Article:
Robot Archaeology: The History of K9 from #DrWho @DoctorWho_BBCA #DoctorWho
In this episode of Robot Archaeology, we travel to the world of Dr. Who, the long running British TV series. K9, occasionally written K-9, is the name of several fictional robotic canines (dogs) , first appearing in 1977. K9 has also been a central character in three of the series TV spin-offs: the one-off K-9 and Company (1981), The Sarah Jane Adventures (2007–2011) and K9 (2009–2010). Although not originally intended to be a recurring character in the series, K9 was kept in the show following his first appearance because he was expected to be popular with younger audiences. There have been at least four separate K9 units in the series, with the first two being companions of the Fourth Doctor.
Fans and Makers have built some really good replica K9 units. Here are some via Youtube:
Adafruit loves Robots and wants you to #MakeRobotFriend with Crickit, the Creative Robotics & Interactive Construction Kit. It’s an add-on to our popular Circuit Playground Express that lets you code using CircuitPython, MakeCode, Arduino, etc. to make robotics, arts, crafts, audio animatronics, sensors, agriculture/robot farming, physical computing, kinetic sculptures, science experiments, telescope control and much, much more!
Do you have a favorite K9 memory or have you built a K9? Let us know in the comments!
Adafruit has had paid day off for voting for our team for years, if you need help getting that going for your organization, let us know – we can share how and why we did this as well as the good results. Here are some resources for voting by mail, voting in person, and some NY resources for our NY based teams as well. If there are additional resources to add, please let us know – adafruit.com/vote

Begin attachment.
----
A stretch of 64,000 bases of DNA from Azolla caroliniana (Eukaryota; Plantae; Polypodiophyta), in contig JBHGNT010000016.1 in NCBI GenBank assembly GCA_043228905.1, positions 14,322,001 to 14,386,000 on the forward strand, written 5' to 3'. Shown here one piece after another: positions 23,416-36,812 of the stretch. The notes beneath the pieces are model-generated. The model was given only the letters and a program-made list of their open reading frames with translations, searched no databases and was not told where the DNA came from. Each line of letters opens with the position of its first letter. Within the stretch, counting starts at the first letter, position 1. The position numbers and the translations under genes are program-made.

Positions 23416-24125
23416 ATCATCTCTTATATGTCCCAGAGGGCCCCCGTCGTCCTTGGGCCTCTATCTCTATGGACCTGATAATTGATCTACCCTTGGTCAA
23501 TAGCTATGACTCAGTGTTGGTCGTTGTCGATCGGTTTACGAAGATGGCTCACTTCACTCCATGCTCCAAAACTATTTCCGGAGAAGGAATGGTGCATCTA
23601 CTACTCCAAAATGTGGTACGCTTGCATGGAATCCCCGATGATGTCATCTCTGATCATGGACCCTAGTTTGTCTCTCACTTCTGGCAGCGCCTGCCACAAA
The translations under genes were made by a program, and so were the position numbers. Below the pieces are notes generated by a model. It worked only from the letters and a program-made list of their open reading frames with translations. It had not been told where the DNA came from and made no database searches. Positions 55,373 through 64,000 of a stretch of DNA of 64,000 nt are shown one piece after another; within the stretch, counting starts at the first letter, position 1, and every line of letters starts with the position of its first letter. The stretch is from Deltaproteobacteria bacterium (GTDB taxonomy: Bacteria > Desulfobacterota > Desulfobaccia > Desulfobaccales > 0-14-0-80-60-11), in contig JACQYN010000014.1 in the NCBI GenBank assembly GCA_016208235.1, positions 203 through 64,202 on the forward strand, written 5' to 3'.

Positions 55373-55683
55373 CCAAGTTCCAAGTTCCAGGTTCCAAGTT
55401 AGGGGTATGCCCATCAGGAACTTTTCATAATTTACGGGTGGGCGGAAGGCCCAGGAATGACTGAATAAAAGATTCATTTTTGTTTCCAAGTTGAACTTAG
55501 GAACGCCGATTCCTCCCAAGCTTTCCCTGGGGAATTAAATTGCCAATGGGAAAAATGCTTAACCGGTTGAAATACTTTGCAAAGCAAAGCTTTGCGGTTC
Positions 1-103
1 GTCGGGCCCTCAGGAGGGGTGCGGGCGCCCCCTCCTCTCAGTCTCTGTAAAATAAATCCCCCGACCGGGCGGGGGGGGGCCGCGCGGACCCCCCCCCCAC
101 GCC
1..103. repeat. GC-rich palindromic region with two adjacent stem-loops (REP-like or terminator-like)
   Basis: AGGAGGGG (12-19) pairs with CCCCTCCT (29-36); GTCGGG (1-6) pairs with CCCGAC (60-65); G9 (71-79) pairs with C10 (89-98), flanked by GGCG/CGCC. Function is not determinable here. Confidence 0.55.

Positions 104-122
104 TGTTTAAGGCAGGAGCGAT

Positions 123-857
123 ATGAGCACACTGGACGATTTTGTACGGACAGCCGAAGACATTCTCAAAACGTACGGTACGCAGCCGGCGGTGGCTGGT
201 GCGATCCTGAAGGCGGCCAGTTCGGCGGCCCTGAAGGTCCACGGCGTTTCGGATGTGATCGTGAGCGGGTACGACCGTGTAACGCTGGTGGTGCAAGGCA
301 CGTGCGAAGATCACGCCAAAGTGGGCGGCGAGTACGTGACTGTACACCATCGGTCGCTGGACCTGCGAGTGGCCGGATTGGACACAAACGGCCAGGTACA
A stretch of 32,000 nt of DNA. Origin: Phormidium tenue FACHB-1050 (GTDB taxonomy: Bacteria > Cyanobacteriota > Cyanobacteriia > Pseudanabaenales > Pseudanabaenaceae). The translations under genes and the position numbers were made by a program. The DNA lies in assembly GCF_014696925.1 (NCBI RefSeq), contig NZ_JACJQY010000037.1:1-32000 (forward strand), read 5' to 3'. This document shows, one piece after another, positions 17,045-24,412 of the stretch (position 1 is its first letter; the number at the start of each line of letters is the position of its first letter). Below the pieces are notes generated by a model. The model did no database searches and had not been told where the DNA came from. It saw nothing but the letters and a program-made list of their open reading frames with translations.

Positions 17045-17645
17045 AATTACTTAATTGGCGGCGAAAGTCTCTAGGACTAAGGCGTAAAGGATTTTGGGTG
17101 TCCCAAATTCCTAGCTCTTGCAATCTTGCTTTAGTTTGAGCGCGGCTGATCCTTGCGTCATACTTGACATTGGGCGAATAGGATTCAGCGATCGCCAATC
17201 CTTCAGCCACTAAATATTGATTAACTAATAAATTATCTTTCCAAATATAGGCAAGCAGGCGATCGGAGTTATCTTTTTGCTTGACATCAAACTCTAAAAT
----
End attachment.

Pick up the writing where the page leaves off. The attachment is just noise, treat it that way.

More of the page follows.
Stop breadboarding and soldering – start making immediately! Adafruit’s Circuit Playground is jam-packed with LEDs, sensors, buttons, alligator clip pads and more. Build projects with Circuit Playground in a few minutes with the drag-and-drop MakeCode programming site, learn computer science using the CS Discoveries class on code.org, jump into CircuitPython to learn Python and hardware together, TinyGO, or even use the Arduino IDE. Circuit Playground Express is the newest and best Circuit Playground board, with support for CircuitPython, MakeCode, and Arduino. It has a powerful processor, 10 NeoPixels, mini speaker, InfraRed receive and transmit, two buttons, a switch, 14 alligator clip pads, and lots of sensors: capacitive touch, IR proximity, temperature, light, motion and sound. A whole wide world of electronics and coding is waiting for you, and it fits in the palm of your hand.